Calls it a strategic step bolstering Indian defence equipment manufacturing industry
Bharat Forge, India’s leading forging company has welcomed Defence Minister Rajnath Singh’s announcement of banning import 101 defence items in a bid to bolster PM Modi’s resolve of making India self-reliant or Atmanirbhar.
“This strategic step will accelerate the Atmanirbhar Bharat narrative and bolster Indian defence equipment manufacturing industry. The growth of the domestic industry especially the MSME sector, will lead to self-reliance, reduced expenditure on imports, saving of foreign currency, creating job opportunities, revival of consumption and ultimately getting us closer to the common goal of 5 trillion economy. We are committed and will support the Indian Government achieve the goal,” Chairman and managing director Baba Kalyani said in an official statement.
The Ministry of Defence (MoD) on 9 August 2020 revealed an import embargo list containing 101 items, with the first set of ban to be implemented starting December 2020.
This will be followed by another set from December 2021 and a third from December 2022.
The list includes “not just simple parts but also some high technology weapon systems like artillery guns, assault rifles, corvettes, sonar systems, transport aircrafts, radars and many other items to fulfil the needs of our defence services” defence minister Rajnath Singh announced in a series of tweets on Sunday.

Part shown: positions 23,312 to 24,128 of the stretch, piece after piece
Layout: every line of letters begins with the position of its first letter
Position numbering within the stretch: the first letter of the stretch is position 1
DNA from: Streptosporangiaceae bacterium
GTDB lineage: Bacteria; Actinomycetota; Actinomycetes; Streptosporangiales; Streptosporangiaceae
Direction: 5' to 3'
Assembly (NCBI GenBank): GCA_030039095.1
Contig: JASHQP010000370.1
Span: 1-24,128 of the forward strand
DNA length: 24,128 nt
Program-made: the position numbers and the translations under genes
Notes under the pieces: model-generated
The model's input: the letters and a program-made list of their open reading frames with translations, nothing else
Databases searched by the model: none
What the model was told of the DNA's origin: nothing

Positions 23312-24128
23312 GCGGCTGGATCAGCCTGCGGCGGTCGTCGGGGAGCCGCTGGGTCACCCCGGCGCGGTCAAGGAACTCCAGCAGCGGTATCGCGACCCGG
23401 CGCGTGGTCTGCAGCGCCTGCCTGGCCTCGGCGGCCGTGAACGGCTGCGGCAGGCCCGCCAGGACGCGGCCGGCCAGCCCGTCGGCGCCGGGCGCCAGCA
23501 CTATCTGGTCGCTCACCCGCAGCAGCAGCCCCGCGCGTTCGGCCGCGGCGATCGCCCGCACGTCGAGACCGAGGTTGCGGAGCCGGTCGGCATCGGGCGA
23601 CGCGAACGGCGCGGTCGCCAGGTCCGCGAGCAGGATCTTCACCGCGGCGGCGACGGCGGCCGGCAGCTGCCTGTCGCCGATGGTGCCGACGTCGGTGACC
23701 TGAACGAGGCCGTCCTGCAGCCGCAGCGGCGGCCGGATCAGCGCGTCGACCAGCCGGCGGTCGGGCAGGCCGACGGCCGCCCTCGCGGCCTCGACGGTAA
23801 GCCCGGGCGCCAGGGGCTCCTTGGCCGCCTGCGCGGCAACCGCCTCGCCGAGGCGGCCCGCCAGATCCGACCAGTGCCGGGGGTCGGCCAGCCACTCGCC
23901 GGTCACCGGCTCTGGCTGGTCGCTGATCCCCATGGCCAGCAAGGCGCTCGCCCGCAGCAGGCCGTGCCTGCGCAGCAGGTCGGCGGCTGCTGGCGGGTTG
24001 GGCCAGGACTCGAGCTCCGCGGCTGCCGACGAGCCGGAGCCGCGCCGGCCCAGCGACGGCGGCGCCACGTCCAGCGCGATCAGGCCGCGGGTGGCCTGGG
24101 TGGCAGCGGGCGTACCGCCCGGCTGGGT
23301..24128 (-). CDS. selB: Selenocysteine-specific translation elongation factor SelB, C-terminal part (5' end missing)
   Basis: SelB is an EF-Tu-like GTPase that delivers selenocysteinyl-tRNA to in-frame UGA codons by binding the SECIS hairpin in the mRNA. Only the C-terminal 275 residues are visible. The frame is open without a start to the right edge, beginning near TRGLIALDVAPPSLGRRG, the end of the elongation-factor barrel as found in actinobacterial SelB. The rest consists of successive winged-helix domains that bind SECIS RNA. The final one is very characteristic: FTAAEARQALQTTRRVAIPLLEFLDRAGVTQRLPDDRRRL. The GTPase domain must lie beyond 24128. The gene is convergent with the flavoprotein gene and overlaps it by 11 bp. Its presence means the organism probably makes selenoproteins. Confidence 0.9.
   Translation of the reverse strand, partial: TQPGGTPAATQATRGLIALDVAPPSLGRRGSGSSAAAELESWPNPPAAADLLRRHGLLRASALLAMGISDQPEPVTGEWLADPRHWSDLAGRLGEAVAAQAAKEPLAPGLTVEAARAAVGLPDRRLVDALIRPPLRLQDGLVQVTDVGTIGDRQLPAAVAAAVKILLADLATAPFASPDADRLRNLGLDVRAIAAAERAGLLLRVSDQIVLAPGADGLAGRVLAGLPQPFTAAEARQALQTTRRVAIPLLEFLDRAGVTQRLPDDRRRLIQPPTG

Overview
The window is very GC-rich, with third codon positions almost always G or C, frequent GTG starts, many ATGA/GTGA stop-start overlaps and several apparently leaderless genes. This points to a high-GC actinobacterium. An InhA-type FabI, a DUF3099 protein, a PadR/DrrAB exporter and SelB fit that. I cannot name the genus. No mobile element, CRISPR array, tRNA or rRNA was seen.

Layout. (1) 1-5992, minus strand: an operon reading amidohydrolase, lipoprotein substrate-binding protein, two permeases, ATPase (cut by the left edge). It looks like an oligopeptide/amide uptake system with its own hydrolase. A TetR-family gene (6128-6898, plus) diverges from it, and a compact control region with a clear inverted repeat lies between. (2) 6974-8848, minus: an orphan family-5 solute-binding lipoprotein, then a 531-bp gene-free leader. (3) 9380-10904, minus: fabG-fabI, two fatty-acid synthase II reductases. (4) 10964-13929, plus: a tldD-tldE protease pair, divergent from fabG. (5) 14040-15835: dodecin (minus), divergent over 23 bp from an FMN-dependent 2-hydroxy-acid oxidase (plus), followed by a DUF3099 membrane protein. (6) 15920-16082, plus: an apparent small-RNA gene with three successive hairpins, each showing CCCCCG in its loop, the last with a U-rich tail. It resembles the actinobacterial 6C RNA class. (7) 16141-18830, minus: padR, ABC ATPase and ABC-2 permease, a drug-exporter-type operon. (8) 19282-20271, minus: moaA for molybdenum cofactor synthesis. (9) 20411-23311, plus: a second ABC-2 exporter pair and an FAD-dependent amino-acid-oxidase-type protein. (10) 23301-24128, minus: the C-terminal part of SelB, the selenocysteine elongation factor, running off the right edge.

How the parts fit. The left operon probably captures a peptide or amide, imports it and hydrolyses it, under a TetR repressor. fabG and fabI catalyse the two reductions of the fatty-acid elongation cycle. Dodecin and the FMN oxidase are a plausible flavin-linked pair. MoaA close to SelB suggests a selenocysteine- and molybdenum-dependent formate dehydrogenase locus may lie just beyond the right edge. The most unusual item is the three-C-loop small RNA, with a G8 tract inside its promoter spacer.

The list contains several platform, weapon, system, equipment including multi-barrel rocket launcher, 7.62*51 sniper rifle, shipborne cruise missile, short-range land surface to air missiles (Land variant), battalion support weapon systems, tank simulators ( driving as well as crew gunnery), tracked self propelled gun among others.
Light Combat Helicopters, Ground-based ELINT system, GSAT 6 satellite terminal, Chaff rocket launcher, chaff rockets also bag a spot on the list.
“The list also includes, wheeled Armoured Fighting Vehicles (AFVs) with indicative import embargo date of December 2021, of which the Army is expected to contract almost 200 at an approximate cost of over Rs 5,000 crore,” read one of the tweets of the defence minister.
According to Singh, this decision will offer a great opportunity to the Indian defence industry to “manufacture the items in the negative list by using their own design and development capabilities or adopting the technologies designed & developed by DRDO to meet the requirements of the Armed Forces.”
The negative list includes platforms like armored fighting vehicles, transport aircraft, corvettes etc. It is however not clear if the system which goes inside these platforms – engines, propulsion systems and AFV weapons – will be imported and assembled in India.
With respect to transport aircraft, MoD’s draft DPP 2020 has already proposed the option of leasing. It is expected that the transport aircraft will be leased rather than being indigenously made.
Meanwhile, according to the defence ministry, it is estimated that contracts worth almost Rs 4 lakh crore will be placed upon the domestic industry within the next 6 to 7 years. MoD has also bifurcated the capital procurement budget for 2020-21 between domestic and foreign capital procurement routes.
“A separate budget head has been created with an outlay of nearly Rs 52,000 crore for domestic capital procurement in the current financial year, Singh tweeted.